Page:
Four Lebanese generals await Hariri judge’s decision Wednesday on their fate

It is up to the pre-trial judge Daniel Fransen of the international tribunal seeking the murderers of former Lebanese prime minister Rafiq Hariri to decide whether the four Lebanese generals should stay in custody. They have been held for four years on suspicion of a hand in the Hariri murder in 2005 on the orders of Syrian military intelligence.
Fransen can either follow the recommendations of the STL’s prosecutor Daniel Bellemare which were submitted earlier this week but have not been made public, or issue a different ruling.
A UN investigative commission has found evidence of collusion in the killing between Syrian and Lebanese intelligence services. Damascus has consistently denied any involvement.
The ruling will also carry political impact as it comes ahead of a crucial legislative election in June which will see the current parliamentary majority headed by Hariri’s son Saad fight it out with a Hizballah-led alliance.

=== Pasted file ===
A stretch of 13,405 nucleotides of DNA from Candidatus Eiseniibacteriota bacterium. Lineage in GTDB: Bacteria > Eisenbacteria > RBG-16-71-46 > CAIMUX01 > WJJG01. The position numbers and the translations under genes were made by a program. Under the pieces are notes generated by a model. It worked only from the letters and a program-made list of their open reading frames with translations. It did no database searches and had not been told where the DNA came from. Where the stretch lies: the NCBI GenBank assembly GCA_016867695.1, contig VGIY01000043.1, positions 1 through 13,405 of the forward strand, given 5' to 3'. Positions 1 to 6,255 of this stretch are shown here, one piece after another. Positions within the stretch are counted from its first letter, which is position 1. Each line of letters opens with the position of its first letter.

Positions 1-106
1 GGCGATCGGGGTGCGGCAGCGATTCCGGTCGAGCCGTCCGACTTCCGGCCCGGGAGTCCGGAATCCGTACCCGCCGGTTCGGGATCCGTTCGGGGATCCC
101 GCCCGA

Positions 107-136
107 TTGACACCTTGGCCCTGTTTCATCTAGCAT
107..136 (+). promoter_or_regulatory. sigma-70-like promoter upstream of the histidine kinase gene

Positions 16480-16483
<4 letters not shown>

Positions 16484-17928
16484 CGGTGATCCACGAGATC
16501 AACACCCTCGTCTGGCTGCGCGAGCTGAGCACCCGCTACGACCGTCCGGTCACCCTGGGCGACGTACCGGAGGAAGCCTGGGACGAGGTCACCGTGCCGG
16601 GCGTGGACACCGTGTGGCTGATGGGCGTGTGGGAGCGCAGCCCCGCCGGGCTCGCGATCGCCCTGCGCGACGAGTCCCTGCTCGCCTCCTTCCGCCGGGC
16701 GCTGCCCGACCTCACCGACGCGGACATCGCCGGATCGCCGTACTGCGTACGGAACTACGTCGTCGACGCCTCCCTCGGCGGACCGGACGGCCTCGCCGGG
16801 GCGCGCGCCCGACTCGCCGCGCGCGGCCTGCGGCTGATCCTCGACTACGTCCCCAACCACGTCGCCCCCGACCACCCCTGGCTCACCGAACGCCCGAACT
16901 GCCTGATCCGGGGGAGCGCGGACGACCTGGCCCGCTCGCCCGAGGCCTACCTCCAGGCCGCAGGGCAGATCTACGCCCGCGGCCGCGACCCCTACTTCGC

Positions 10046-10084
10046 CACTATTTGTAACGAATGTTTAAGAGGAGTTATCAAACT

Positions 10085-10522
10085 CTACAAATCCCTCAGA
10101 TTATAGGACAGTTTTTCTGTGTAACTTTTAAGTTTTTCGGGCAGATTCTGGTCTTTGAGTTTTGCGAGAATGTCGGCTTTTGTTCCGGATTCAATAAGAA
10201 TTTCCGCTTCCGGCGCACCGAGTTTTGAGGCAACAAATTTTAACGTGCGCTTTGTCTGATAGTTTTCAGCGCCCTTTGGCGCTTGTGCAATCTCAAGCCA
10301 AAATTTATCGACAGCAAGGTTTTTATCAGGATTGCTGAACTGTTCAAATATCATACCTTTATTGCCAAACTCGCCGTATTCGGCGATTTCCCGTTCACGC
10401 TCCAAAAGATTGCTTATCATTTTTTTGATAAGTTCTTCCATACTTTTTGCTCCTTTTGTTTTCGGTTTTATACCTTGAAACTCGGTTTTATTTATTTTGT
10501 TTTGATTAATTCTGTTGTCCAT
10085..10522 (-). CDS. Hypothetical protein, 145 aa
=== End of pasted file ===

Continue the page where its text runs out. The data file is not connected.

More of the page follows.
Sunday, US secretary of state paid a surprise visit to Beirut and paid her respects at the Hariri tomb.
She found it necessary to state: “So I want to reassure any Lebanese citizen that the United States will never make any deal with Syria that sells out Lebanon or the Lebanese people.”
The four Lebanese generals are Jamil Sayyed, Ali Hajj, Raymond Azar and Mustafa Hamdan who respectively headed the General Security Department, the Internal Security Forces, Military Intelligence and the Presidential Guards Brigade.
The Assad regime has gone to extraordinary lengths to quash the international legal proceedings for fear the Syrian president’s close circle will be implicated in one of the most outrageous assassinations in recent Middle East history.

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